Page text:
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Canada Cruises to Lead After First of Two Subdivisions
(6 votes, average 4.33 out of 5)

Powered by strong performances by Christine Lee (57.80), Kristina Vaculik (55.10) and Victoria Moors (54.85), Canada dominated the first of two subdivisions at the Pacific Rim Championships. The talented trio also occupied the top three senior all-around ranks in order.

"I was just trying to have a lot of fun, and also was just trying to get a little more experience competing my new routines," Lee told IG. "My expectations weren't too too high."

Lee also said that the team was hoping to finish on the podium after tonight's session. "I think we're hoping for a silver, so [that] would be amazing," she said.

Despite a few falls on beam, Canada was solid to spectacular elsewhere to post a leading team score of 219.000. Japan rallied on beam in the final rotation to finish in second (212.550), ahead of Russia (210.500). Chinese Taipei, competing with only four gymnasts and a low level of difficulty, is in fourth with 164.100.

Japan's Sakura Yumoto leads the junior all-around (53.600) over Russians Maria Kharenkova (52.950) and Yekaterina Baturina (52.350). Yumoto's top score came on bars (13.25), where she also is in first place.

The women's team and all-around will conclude tonight in Subdivision 2, which will include teams from Australia, Mexico, New Zealand, China and the host U.S.

Following are team summaries:


Canada began on bars and was solid, highlighted by Christine Lee's beautiful set that included a toe-full to full-twisting Pak and stuck double layout (team high 14.55/5.7). Victoria Moors led off the event and hit her Maloney-half and toe-front with full twist dismount. Kristina Vaculik also hit a strong routine, mounting with a Maloney-half and catching a high Tkatchev and Gienger (14.20/5.8. Only junior Maegan Chant, last up, struggled with a 5.75 E-score.

Victoria Kayen Woo led off beam with one fall (front aerial) to put added pressure on her team. Moors followed with a calm, confident set until one foot missed the beam on her roundoff double tuck, and she landed on all fours. Jordyn Pedersen kept the fall streak alive when she dropped off after a layout. Vaculik was clean and precise and saved her overrated double pike dismount to get the team on track (14.20). Mounting with flairs, Lee threw a clean standing full, a flip-flop layout and excellent front somi and then barani. She capped it off with a stuck double pike, drawing the loudest applause of the meet so far (14.95/6.2). Vaculik posted a leading 13.25 to set up Lee, who nailed her mount of 1.5 twist to Arabian double. With the crowd clapping rhythmically, she followed with a double layout, which she saved after a low landing. After a clean double pike, she again drew huge applause. Moors stuck her tucked double-double and then proceeded to work the crowed with her dance. She hit her 1.5 through to triple twist, and was on balance on her 2.5 twist to stag jump and closed with a double tuck (14.35/5.8). She can really tumble (14.75/6.0).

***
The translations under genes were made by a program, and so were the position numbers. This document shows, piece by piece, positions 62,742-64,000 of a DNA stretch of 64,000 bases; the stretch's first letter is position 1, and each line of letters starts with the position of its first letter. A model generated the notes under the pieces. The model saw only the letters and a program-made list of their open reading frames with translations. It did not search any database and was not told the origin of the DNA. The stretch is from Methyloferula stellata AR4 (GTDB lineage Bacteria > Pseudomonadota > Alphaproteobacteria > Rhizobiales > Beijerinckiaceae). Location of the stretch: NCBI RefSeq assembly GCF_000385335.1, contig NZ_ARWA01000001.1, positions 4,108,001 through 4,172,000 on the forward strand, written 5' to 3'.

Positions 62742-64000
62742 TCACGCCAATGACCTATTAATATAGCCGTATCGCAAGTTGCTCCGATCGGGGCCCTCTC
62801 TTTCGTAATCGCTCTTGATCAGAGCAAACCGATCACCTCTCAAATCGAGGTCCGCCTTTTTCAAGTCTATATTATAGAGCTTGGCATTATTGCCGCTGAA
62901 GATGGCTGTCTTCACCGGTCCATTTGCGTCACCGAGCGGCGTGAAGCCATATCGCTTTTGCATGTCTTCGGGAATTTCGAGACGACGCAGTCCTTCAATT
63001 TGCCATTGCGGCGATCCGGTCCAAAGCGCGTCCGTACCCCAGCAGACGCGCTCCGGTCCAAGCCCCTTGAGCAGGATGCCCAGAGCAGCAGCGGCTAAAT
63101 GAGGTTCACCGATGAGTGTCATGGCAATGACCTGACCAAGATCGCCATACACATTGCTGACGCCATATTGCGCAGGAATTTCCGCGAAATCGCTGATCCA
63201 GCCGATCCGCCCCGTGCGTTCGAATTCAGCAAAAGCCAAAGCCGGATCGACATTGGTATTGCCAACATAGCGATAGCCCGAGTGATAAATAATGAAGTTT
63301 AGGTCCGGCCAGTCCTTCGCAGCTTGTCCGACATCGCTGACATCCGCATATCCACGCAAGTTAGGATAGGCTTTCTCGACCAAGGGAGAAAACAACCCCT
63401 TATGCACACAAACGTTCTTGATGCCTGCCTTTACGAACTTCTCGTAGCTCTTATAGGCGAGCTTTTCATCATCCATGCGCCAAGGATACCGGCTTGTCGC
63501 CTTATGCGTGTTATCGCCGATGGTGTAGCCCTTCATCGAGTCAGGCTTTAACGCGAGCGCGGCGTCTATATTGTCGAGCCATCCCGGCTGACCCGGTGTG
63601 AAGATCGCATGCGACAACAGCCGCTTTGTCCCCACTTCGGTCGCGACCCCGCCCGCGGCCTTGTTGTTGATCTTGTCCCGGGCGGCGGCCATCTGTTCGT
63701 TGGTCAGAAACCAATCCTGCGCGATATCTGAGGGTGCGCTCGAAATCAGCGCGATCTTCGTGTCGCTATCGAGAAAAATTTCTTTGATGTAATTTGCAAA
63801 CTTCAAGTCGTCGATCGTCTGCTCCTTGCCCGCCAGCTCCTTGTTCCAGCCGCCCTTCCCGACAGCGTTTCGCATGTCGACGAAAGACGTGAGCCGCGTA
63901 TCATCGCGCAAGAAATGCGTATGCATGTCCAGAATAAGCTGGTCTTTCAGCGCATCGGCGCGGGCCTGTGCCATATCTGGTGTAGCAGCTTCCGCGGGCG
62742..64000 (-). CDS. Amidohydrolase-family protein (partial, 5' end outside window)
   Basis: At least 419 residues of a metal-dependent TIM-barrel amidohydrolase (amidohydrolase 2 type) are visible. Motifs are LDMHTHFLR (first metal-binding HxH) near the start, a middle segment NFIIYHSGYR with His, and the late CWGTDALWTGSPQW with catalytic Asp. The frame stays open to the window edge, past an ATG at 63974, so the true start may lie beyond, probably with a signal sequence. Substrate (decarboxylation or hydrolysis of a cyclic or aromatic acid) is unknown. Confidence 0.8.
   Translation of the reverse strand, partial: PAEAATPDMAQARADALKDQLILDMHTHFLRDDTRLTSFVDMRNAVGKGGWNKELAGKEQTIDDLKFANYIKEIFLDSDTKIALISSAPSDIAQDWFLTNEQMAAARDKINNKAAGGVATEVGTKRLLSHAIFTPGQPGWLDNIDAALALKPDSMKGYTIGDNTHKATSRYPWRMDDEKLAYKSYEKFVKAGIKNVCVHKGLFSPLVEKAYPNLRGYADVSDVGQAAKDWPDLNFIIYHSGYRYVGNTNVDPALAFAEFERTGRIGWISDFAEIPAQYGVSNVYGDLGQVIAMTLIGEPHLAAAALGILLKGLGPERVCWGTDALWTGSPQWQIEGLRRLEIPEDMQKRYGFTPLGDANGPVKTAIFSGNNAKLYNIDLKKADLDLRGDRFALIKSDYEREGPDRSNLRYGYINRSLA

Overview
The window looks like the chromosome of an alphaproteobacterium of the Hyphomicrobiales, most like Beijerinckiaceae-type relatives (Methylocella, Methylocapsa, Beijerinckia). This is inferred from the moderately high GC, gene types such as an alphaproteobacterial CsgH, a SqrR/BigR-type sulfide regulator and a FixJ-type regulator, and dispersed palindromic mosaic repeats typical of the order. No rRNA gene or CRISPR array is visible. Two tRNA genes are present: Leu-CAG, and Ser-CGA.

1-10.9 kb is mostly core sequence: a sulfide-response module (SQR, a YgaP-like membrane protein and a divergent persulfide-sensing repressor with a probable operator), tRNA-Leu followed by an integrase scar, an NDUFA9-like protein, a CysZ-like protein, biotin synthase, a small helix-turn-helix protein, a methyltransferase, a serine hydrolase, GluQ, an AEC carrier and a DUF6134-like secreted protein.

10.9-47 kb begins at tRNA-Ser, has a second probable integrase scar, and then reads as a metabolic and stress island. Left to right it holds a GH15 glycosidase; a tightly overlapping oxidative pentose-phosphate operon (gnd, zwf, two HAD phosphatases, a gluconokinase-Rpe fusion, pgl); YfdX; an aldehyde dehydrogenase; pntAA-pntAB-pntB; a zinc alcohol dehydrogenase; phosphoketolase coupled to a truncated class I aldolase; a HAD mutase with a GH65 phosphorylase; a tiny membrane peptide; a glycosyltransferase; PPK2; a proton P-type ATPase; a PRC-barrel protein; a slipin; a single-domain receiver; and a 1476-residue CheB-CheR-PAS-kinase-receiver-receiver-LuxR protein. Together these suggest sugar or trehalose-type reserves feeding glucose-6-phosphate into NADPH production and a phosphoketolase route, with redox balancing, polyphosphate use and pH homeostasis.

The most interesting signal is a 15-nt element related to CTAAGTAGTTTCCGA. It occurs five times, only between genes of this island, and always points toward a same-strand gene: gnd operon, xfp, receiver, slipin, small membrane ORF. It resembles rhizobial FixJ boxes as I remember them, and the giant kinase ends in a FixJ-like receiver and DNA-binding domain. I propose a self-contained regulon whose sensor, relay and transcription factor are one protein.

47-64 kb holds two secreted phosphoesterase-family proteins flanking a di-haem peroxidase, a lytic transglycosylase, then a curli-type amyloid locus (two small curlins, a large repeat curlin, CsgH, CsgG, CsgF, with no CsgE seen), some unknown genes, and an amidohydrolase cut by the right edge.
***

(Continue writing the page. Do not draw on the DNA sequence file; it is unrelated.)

Canada closed on vault, where the first four gymnasts did Yurchenko-fulls, led by Lee's, which looked perfect. She scored 8.95 for Execution, which is a mystery. Moors followed with an incomplete Yurchenko-double twist, but not as bad as in warm-ups (team-high 14.500).


Russia competed three juniors and two seniors on vault. Maria Stepanova and Anastasia Belova opened with Yurchenko-fulls, neither done with much amplitude. Maria Kharenkova did the same vault with form and height. Junior Yekaterina vaulted a handspring-piked barani, and Anastasia Marchuk, the tallest of her team, anchored with another Yurchenko-full.